On looking for signs and veganism

Filled with a lot of self doubt and insecure feelings of being incapable as the weakest link among the Sharksavers core team of volunteers (a stellar and talented bunch with a common love for sharks, no doubt, albeit a bit too task oriented at times), coupled with uncertainties at times about how to progress with The Dorsal Effect, being stuck at stuff like Financial Model which was required for the Social Enterprise Scholarship under Impact Forum 2013, I knew I had to hang on and learn fast. I guess the common reflex when put in an uncomfortable position for me is to shy away and hide but I guess since I made the decision for change, I had to stick it through, even if I screwed things up or sucked at work done a couple of times first.

Thankfully, there are still little glimmers of hope I call the signs in life which the boy constantly laughs at me at for being superstitious like that. But hey, without the signs in life and the unknown, I don’t think it would be easy to plow through life and its meanders, no? The sign at a sucky low for me came in the form of Ai Lin. So Ai Lin is this saint and owner of Pottostamps whom I met at Maad last year through the cute rubber stamps of animals she sold at Maad every month. For some reason, out of the many people I’ve gotten to know through Maad, I engaged Ai Lin’s help with The Dorsal Effect’s logo and eventually new name card for this year as well. Her reply today heartened and touched me as she meticulously pointed out some nuances in the card I may have missed out when I said ok, go ahead with the design, and asked me to double check on those again. She subsequent;y told me to pay her any amount I would like for her design work as half of the amount would be donated to WWF just like her profits made at Maad every month anyway. That took the cake for me, a quiet giver and lover of wildlife I never knew she was. This like minded soul I was drawn to only to realise much later why I was drawn to her like that. It was the wow moment for me indeed.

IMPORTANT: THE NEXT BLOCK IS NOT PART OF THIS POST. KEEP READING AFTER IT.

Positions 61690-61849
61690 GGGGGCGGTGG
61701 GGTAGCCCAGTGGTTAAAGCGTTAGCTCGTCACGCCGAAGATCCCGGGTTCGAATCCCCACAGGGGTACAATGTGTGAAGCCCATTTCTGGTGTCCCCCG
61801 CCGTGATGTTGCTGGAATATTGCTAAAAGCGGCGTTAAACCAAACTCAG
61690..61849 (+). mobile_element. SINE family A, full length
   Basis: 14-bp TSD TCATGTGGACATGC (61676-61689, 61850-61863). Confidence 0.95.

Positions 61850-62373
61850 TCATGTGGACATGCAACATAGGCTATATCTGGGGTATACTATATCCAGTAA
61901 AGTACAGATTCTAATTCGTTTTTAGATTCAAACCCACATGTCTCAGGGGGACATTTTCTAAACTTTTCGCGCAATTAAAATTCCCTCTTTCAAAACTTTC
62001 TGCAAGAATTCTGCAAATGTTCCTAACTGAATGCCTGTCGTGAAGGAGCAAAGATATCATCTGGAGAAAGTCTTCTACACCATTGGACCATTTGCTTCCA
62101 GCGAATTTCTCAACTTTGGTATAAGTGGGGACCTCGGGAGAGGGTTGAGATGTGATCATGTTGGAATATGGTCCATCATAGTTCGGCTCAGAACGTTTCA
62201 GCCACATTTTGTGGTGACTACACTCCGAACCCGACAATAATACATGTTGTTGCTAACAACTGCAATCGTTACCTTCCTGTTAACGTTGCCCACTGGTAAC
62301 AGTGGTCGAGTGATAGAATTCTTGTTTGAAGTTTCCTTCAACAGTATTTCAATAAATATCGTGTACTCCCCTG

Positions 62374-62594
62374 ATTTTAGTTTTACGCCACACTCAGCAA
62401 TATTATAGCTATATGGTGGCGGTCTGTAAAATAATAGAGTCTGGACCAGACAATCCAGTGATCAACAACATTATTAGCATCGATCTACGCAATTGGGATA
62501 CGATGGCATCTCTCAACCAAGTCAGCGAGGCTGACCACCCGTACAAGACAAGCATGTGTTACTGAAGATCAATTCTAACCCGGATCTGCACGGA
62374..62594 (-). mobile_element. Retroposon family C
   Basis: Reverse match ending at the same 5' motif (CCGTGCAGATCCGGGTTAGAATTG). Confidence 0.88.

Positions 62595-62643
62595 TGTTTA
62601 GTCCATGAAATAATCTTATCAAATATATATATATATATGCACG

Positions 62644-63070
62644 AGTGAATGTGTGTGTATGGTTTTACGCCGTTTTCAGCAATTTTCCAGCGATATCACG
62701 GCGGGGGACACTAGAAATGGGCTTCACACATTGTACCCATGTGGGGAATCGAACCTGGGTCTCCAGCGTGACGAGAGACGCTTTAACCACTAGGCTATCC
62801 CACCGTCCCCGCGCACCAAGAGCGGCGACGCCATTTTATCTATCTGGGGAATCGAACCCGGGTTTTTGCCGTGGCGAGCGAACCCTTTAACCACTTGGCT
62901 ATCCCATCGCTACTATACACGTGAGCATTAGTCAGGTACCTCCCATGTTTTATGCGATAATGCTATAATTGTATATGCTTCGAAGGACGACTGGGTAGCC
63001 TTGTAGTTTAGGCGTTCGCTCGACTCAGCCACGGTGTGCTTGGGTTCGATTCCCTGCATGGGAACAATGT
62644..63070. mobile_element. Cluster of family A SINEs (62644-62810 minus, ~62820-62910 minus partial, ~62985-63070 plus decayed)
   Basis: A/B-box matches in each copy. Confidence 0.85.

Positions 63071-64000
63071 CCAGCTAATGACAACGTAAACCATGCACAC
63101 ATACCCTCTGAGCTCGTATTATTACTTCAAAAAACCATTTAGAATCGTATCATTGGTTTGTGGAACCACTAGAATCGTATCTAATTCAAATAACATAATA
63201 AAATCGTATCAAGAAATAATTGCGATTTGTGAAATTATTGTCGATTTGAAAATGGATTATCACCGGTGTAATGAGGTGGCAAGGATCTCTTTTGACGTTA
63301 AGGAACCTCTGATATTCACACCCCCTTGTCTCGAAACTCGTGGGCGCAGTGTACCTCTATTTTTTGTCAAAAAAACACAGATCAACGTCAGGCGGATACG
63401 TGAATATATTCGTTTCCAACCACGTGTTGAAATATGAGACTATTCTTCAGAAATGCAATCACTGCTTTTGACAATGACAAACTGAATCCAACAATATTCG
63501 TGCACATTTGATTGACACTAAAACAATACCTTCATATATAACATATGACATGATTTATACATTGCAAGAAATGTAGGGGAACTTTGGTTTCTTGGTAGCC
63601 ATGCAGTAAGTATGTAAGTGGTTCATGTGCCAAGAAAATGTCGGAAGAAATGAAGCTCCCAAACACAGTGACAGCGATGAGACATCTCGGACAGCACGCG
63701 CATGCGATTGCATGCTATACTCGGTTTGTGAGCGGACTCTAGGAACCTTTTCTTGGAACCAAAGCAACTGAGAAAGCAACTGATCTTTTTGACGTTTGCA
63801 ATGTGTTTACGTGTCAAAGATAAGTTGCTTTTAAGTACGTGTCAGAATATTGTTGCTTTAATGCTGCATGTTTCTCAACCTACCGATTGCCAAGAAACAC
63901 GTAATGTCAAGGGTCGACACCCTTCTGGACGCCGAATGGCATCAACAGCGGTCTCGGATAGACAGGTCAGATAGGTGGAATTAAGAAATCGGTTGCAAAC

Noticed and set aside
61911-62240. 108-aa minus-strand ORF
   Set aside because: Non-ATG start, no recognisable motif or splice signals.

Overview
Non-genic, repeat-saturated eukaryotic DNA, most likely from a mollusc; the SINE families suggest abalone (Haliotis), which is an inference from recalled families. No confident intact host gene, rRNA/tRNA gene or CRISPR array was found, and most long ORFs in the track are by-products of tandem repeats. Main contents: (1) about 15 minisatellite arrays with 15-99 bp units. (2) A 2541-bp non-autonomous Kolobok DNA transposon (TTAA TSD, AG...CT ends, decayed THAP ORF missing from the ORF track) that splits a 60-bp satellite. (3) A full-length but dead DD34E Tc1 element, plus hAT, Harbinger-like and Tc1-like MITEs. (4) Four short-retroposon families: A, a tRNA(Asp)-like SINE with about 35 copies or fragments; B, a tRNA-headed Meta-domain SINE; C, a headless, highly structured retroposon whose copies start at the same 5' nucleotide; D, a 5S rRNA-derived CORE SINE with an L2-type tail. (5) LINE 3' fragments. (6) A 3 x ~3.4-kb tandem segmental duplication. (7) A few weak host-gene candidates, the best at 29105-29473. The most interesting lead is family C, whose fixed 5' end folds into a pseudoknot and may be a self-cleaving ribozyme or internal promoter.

So yes, I know I am so going to suck at the work I am starting out at in Sharksavers and The Dorsal Effect as I delve into uncharted territories once foreign to a very school teacher me, but I am going to persevere through and make good the supposed good year for the Dogs!

I went for a Vegantopic dinner with Edwin and his girl, Vanessa, recently too and it made me revisit this whole philosophy of food all over again for me. Having been a pescetarian for the last 3-4 years and tried being vegetarian for a couple of months recently, I have always found the transition hard and never did see the possibility of me going completely vegan. The dinner topics brought forth some compelling arguments (short of guilt tripping meat lovers I am sure) against the eating of meat and the classic slaughterhouse video scenes never cease in making me drop tears and swear off meat at the moment in time of viewing. I thought Gary Yourofsky’s passion against the harming of other living things (“the audacity of us!” rings through in his lecture) illuminating, yet the nagging words of a line from a link of the argument for eating meat that the boy shared with me rings through:

“The vegetarian utopia would make us even more dependent than we already are on an industrialized national food chain. That food chain would in turn be even more dependent than it already is on fossil fuels and chemical fertilizer, since food would need to travel farther and manure would be in short supply. Indeed, it is doubtful that you can build a more sustainable agriculture without animals to cycle nutrients and support local food production. If our concern is for the health of nature–rather than, say, the internal consistency of our moral code or the condition of our souls–then eating animals may sometimes be the most ethical thing to do.”


The reader was quoting from Michael Pollan whose Omnivore’s Dilemma radicalized the way I look at supermarket meats today.

I agree with Gary Yourofsky that meat and milk, dairy and eggs, are all acquired tastes as a result of the convenience and dehumanizing of meats in the world today, I agree that proteins can be found in beans and enough for us to supplement our diet without meats, much as widely held propaganda in healthcare the world over, would have us believe non-meat proteins are incomplete sources of protein.But perhaps for the sake of the natural balance of things in the world at large, we still need our hardcore vegans and our meat lovers who believe in ethical means of obtaining meat without being greedy and overeating, to ensure sustenance, no?

I am still a little two minded about this and yes I am still pseudo-vegetarian cum pescetarian for now (but of course shark fin soup is a NO NO for me) so please do feel free to comment and share your thoughts with me please?

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